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Pierre Ferrand Dry Curacao 750ml

France- Aromas of orange blossom and candied orange zest with notes of toasted wood. Deliciously bitter-sweet orange enhanced by notes of candied orange and a touch of hazelnut, almonds and marzipan on the palate. Enjoy on its own.


Pierre Ferrand Dry Curacao 750ml

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Aisle 06, Left
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Cognac, France, the world’s premier brandy region, is some 80 miles north of Bordeaux. Not surprisingly, the region was first a wine-producing area. In the mid-1500s, however, Cognac merchants began to distill some of their wines, making them more stable for transport to export markets in the Netherlands, Britain and Ireland. Demand and reputation quickly followed, and in the following decades the Cognac area mostly dispensed with winemaking, to specialize in spirits.

Cognac’s six appellations, or Crus, circle the city of Cognac. Their soils range from light chalk to clay, with the most desirable regions containing the most chalk, which provides superior drainage. The two most prestigious Crus are Grand Champagne and Petite Champagne. (Don’t confuse these with the famous French sparkling wine region located more than 200 miles northeast!) Cognacs made with a blend from these two areas – with at least 50 percent from Grand Champagne – may carry the label “Fine Champagne.”

Borderies, the smallest region, lies north of Grand Champagne. Surrounding these three regions is Fins Bois, whose soils vary between clay and chalk. Bon Bois, which surrounds Fins Bois, has mostly clay soil. The sixth production area, Bois Ordinaires, is a large region of light, sandy soils along the Atlantic coast.

The Champagne cognacs are typically elegant, with flowery aromas; cognacs from the outer appellations have more fruit-forward scents.

The chief grape used to make cognac is Ugni Blanc, an acidic white grape that produces a low-alcohol wine well-suited for distillation. Wines made from other grapes, such as Folle Blanche and Colombard, may also be distilled in the mix.

The wine is distilled twice in a Charentais pot still. Some producers will distill the wine with its lees, the dead yeast deposits remaining from fermentation. This process produces a full-bodied spirit that develops rich dried fruit and nut qualities during barrel maturation. Other producers may remove the lees to make a faster-maturing, lighter spirit. Although the final product may be as much as 72 percent alcohol by volume, producers usually distill it closer to 60 percent ABV.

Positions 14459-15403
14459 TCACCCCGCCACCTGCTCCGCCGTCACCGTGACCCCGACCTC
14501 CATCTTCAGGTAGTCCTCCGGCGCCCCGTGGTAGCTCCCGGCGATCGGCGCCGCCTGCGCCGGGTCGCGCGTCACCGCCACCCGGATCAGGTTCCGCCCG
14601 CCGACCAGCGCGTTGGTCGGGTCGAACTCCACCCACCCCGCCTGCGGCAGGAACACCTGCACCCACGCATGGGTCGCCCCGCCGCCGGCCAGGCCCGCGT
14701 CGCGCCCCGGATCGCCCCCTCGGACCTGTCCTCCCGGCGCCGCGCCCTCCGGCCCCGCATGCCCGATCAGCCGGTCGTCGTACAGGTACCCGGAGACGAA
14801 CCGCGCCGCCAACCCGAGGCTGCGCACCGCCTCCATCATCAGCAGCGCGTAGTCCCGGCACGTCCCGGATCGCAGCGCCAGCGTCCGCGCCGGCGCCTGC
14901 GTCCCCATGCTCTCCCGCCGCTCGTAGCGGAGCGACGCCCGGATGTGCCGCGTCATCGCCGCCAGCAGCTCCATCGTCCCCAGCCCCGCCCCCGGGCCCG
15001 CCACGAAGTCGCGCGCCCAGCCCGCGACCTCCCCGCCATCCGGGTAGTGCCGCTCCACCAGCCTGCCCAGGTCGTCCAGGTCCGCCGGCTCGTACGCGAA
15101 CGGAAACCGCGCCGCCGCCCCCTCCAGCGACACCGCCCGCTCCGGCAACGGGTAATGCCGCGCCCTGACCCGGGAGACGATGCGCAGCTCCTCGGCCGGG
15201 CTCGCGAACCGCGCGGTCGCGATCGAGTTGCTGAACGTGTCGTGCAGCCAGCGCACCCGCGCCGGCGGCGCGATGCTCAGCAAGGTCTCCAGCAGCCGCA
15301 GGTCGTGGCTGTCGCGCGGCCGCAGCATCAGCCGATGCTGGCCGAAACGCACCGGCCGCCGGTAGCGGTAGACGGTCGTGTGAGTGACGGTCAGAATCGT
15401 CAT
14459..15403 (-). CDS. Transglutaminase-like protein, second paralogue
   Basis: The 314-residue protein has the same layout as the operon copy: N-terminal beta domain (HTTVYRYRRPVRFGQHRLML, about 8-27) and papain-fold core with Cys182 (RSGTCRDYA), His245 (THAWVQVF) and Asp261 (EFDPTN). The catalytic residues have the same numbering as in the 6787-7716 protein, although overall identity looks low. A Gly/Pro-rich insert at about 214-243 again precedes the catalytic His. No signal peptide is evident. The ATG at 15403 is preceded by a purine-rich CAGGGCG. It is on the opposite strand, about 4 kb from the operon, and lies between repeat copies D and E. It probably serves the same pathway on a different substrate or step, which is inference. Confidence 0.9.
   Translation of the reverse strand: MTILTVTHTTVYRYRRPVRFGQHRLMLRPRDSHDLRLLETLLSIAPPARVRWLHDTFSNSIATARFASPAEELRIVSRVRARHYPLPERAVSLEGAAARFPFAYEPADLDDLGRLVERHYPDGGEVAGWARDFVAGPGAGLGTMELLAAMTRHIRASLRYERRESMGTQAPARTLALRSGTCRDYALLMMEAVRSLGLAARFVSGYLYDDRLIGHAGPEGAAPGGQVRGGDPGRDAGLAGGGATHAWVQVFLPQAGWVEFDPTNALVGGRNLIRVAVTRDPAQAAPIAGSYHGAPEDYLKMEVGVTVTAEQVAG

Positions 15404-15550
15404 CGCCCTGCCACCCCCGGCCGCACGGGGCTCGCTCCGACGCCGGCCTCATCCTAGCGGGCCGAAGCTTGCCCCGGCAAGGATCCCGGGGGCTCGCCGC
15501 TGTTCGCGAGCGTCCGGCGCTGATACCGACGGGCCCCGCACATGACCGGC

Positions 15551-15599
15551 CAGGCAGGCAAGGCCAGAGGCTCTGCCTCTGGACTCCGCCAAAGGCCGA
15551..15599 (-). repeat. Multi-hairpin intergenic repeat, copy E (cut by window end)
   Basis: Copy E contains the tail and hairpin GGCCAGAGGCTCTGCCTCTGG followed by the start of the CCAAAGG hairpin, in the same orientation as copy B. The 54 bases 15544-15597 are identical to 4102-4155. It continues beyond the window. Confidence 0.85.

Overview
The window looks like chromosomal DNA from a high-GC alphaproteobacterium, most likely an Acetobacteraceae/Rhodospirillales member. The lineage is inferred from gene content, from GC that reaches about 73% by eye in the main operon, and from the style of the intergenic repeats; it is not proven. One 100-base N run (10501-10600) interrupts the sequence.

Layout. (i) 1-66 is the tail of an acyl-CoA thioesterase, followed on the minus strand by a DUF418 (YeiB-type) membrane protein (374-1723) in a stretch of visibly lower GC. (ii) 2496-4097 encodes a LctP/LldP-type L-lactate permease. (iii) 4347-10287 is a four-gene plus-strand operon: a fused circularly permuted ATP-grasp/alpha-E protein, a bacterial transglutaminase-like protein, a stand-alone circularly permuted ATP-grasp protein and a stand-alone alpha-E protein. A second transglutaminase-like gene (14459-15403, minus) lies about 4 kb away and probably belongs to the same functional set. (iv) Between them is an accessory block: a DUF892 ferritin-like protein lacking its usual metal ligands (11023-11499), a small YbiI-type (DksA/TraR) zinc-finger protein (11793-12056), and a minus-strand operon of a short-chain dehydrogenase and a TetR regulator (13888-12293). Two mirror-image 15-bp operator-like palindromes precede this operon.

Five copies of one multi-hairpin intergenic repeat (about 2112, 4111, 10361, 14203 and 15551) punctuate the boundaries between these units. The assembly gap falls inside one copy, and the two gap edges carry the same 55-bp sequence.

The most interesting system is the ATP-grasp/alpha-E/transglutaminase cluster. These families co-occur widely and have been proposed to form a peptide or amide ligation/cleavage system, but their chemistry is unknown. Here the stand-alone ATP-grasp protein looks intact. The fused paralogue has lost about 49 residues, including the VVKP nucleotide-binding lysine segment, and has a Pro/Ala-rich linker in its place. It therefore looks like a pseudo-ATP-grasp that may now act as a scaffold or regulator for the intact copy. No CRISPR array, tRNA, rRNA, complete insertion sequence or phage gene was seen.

The distillate comes out of the still as a clear, colorless eau-de-vie. It’s aged in small (350-400 liter) oak barrels for six months to a year, and begins to take on flavors and color from the oak. Producers then move the Cognac to older barrels to continue aging. During aging, evaporation reduces the alcohol level of the distillate, which will be further reduced to around 40 percent for bottling. How long the Cognac ages and the producer’s final blend of barrels determines the “house style” that’s consistent year after year.

Cordials offer a delicious burst of flavor and sweetness. Offering endless possibilities, cordials are spirits combined with botanicals or other flavoring agents, as well as a sweetener and sometimes coloring. They’re ideal for sipping after a meal, spiking a tasty dessert and mixing into fun, colorful cocktails.

The sweetening requirement is what makes cordials distinct from dry flavored spirits such as gin. In the United States, where “cordial” and “liqueur” are used interchangeably, regulations require that they contain at least 2.5 percent sugar by weight and be made from “fruits, flowers, plants, or pure juices therefrom, or other natural flavoring materials, or with extracts” of those materials. In Europe, cordials refer to non-alcoholic drinks. We use the terms based on U.S. regulations.

The spirit base for cordials is often neutral, but it certainly doesn't have to be. A robust spirit like whiskey, for example, can mix beautifully with other flavoring agents. Common flavors include fruits ranging from stone fruit to citrus and berries to nuts, as well as coffee and chocolate and even aromatic spices and seeds. Some liqueurs include a touch of cream to round out the other tasty elements.

Regulations allow cordial producers creative license with not only the spirit and flavoring agent, but also how they’re incorporated. Some add flavoring agents after distillation by one of several methods. Infusion involves steeping the flavor source; maceration entails more aggressive crushing of the flavor components before steeping; percolation pumps water or spirits over the ingredients to extract flavors. Finally, flavor can be added by compounding, simply adding the flavoring extract to the spirit. Heartier flavoring agents such as seeds and flowers may be distilled along with the distillate, often for the second distillation, similar to the gin-making process.

Cream liqueurs require homogenization and other different mixing processes.

After producers marry flavoring agents with alcohol, they reduce the proof by adding water, which is sweetened and often colored. Sweetening agents include sugar, high-fructose corn syrup and honey. In some cases, producers use rectified grape must, a sugary, unfermented concentrated grape juice.